Todd Phillips gave comic book fans a different take on one of its most beloved villains. Separating itself from the origins we’re used to, Joaquin Phoenix showed us what treating someone poorly can do to a man’s fragile ego, the results of which can breed toxicity in ways we never imagined possible.


Although bizarre and disturbing, the very original overseas adventure takes us to the backwoods of Sweden for the fabled midsummer festival, but as the characters grow more tempted individually, the story grows more violent and strange. At the center is a young girl, whose boyfriend can’t help himself, a story as old as time.

Cruel Intentions

The most elite of high school dramas, this 20-year-old teen classic breathes modern into caste systems we sometimes choose to ignore. Ryan Phillippe plays Sebastian, the manipulative womanizer who wagers on the virginity of an innocent with his somewhat incestuous stepsister. The movie offers glimpses into what real love may be, only to squash it with toxic judgment for showing feelings.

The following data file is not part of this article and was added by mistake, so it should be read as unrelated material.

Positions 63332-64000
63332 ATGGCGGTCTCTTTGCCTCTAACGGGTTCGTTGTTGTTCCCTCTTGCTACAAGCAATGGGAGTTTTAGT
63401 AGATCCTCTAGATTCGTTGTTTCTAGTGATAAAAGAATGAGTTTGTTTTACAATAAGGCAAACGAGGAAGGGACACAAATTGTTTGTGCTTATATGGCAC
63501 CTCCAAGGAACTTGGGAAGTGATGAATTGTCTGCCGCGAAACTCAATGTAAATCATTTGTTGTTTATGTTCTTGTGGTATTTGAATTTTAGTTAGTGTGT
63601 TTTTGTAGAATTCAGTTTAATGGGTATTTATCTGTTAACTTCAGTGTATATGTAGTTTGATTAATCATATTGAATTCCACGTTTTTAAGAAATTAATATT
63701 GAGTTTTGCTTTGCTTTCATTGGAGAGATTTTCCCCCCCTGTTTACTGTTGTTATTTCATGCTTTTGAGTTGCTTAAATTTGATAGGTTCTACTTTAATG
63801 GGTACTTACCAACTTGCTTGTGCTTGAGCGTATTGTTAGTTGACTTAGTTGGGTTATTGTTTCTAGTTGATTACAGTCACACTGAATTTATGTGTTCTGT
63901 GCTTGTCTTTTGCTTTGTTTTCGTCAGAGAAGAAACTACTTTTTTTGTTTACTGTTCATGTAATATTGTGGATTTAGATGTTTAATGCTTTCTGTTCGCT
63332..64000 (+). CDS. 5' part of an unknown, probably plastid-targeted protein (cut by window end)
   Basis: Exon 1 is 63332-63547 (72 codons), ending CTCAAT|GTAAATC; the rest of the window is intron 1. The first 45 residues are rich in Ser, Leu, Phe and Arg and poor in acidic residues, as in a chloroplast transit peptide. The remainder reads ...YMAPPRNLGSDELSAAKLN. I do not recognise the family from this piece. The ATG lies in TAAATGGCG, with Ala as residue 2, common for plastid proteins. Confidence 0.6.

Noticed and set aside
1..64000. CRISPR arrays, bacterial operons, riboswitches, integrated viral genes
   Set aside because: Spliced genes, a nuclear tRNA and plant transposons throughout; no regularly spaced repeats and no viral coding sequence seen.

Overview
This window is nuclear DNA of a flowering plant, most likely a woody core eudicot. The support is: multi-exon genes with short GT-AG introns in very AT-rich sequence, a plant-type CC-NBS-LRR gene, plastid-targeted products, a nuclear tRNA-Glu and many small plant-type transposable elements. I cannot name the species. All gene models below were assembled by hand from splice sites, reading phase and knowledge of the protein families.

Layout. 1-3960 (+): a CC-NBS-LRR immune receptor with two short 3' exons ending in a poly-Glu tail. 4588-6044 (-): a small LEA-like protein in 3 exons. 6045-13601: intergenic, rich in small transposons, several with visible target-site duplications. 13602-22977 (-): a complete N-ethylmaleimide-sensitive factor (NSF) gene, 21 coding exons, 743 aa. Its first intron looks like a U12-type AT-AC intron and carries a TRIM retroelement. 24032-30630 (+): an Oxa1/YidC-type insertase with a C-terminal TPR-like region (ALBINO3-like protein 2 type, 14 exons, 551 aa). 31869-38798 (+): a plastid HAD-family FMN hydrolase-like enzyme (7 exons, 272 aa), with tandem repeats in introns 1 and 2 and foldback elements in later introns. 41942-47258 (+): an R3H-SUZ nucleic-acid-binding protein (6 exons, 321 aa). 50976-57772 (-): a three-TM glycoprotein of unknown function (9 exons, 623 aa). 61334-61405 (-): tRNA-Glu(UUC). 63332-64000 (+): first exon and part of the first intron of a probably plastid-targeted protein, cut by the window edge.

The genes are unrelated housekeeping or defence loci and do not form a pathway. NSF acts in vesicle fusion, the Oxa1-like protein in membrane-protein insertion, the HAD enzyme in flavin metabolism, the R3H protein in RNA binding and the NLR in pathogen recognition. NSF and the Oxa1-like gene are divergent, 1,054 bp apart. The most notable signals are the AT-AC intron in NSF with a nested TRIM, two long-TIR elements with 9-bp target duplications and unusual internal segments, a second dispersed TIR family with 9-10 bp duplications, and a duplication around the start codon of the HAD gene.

Get Out

Boy meets girl, girl likes boy and boy meets girl’s quietly racist family. Essentially Father of the Bride with a few twists, Jordan Peele creates a horror experience for white men that Black men likely deal with routinely. A stark insight into what it’s like to have empathy for a race that has been historically treated as less than, the film is amazing at delivering horror in a casually subtle manner.

The Social Network

Before there were social media platforms running our lives, there were the bitter young men busy creating it. Jesse Eisenberg plays a young Mark Zuckerberg who shows off his charming sociopathic tendencies by creating a monster and cutting everyone out around him who helped. As far as entrepreneurial billionaires with no sense of decency for equality or privacy, well, let’s just say there’s plenty of room for a sequel.

How You Spend Your Time Is Who You Really Are (So Who Are You?)
Cover: Warner Bros.